2010 Peoples’ Summit: Building a Movement for a Just World

From June 18 to June 20 people from all over the world came to Toronto for the 2010 Peoples’ Summit to talk with and learn from one another in this time leading up to the G20 Summit. They came because they care passionately about vulnerable communities all over the world that are suffering from poverty, the climate crisis, violence and war. They want the leaders of the world, especially the developed world, to wake up to the reality of mass suffering and to address these issues in a meaningful way. It was a privilege to participate alongside these diverse and dedicated people.

On Saturday, KAIROS, along with the Council of Canadians and the Indigenous Environmental Network, put on a workshop entitled “From Copenhagen to Cochabamba, Toronto and Cancun: How Can We Build the Movement for Climate Justice in Canada.” Speakers included two of KAIROS’ partners, Naty Atz Sunc from Guatamala and Francois Pihaatae from the Pacific Islands. Both Naty and Francois were part of our cross-Canada G20 Climate Justice Tour. Also speaking were Clayton Thomas Mueller, a Mathais Colomb Cree from Northern Manitoba who is actively engaged with grassroots Indigenous communities to defend against the sprawling infrastructure of the tar sands and its effects on Indigenous peoples, and Andrea Harden Donahue, an energy campaigner with the Council of Canadians who recently co-authored the report Green, Decent and Public, which explores the important role the public sector can play in green job expansion in Canada. Andrea participated in the World People’s Conference on Climate Change and the Rights of Mother Earth in Cochabamba, Bolivia.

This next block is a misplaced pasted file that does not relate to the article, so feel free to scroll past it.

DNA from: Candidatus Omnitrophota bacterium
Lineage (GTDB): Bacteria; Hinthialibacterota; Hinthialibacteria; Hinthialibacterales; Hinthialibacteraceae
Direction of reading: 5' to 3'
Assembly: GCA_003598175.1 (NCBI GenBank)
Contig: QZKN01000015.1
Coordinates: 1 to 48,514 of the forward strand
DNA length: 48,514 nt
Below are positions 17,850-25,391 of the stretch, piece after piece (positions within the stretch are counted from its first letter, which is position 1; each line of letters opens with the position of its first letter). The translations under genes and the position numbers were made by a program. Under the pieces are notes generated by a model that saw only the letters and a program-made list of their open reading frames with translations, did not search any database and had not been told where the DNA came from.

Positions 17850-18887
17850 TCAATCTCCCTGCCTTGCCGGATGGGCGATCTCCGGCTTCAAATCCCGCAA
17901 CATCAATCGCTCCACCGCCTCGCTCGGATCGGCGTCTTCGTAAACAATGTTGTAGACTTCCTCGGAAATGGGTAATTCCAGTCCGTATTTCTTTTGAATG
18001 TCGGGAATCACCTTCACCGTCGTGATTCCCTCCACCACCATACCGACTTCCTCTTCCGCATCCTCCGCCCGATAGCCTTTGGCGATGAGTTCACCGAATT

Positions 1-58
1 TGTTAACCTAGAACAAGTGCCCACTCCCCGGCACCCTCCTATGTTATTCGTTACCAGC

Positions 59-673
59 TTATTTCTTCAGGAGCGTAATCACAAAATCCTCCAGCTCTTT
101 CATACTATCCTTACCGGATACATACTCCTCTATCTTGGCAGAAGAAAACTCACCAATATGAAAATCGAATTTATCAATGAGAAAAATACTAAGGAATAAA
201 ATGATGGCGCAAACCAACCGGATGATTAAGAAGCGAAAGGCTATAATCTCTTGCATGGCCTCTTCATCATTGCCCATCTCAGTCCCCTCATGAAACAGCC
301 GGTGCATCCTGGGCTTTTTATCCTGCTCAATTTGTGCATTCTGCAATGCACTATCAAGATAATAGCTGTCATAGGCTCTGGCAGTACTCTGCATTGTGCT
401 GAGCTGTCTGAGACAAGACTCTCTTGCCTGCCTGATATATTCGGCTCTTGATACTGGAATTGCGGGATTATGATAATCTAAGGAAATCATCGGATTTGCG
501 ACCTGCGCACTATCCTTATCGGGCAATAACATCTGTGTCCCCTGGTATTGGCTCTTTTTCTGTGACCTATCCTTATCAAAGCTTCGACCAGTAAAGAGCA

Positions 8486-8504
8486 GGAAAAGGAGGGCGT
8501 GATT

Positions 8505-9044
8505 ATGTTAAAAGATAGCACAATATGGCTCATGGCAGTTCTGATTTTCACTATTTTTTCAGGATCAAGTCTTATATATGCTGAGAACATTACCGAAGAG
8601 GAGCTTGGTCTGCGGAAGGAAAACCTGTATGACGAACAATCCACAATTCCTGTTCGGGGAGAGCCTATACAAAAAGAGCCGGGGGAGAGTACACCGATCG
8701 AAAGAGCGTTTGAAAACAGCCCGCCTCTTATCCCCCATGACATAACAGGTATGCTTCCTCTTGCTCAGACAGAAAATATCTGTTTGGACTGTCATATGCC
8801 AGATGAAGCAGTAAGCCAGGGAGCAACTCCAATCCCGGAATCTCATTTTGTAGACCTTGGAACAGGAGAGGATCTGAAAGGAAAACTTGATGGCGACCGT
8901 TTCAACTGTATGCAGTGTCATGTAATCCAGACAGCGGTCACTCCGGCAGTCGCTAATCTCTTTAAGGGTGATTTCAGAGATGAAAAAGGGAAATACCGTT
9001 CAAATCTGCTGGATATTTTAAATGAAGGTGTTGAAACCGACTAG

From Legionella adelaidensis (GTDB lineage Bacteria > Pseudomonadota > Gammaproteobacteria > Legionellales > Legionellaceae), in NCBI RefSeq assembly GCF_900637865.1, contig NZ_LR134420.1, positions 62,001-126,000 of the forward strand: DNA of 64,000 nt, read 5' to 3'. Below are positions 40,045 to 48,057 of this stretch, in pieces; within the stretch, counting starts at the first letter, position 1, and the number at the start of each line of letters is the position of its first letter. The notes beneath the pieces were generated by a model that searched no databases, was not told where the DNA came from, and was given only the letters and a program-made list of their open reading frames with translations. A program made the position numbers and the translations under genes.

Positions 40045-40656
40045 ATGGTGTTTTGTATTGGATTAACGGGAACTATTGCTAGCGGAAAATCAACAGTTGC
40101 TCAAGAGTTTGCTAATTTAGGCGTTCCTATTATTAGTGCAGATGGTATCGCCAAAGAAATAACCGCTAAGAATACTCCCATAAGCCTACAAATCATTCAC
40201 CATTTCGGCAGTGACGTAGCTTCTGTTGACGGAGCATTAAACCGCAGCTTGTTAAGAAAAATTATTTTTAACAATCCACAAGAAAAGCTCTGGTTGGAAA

There was a packed house, which attests to the interest that people have in trying to build a movement for climate justice in Canada. The speakers were excellent and were a source of much insight. It was surprising just how similar the stories were from Naty, Francois and Clayton as they talked about the impacts of climate change on their respective communities and about their ideas for real solutions, localization of production and consumption, non-invasive technological innovation, reduced consumption in the developing world, reconnecting with Mother Earth and respecting ecological limits. As in most workshops there was information overload and not enough time to deal with the complex realities of climate change and the debate around solutions. However, it was great to hear the buzz in the room as people shared both their experiences and their wisdom. Luckily, the workshop was not the end but the beginning. As the Peoples’ Summit continued through the weekend other workshops carried on the themes. And throughout the week leading up to the G20 there will be many opportunities to continue the dialogue as well as to get involved with other activities aimed at drawing attention to the issues and the need for immediate action, both personally, collectively and politically.

Filed in: Ecological Justice

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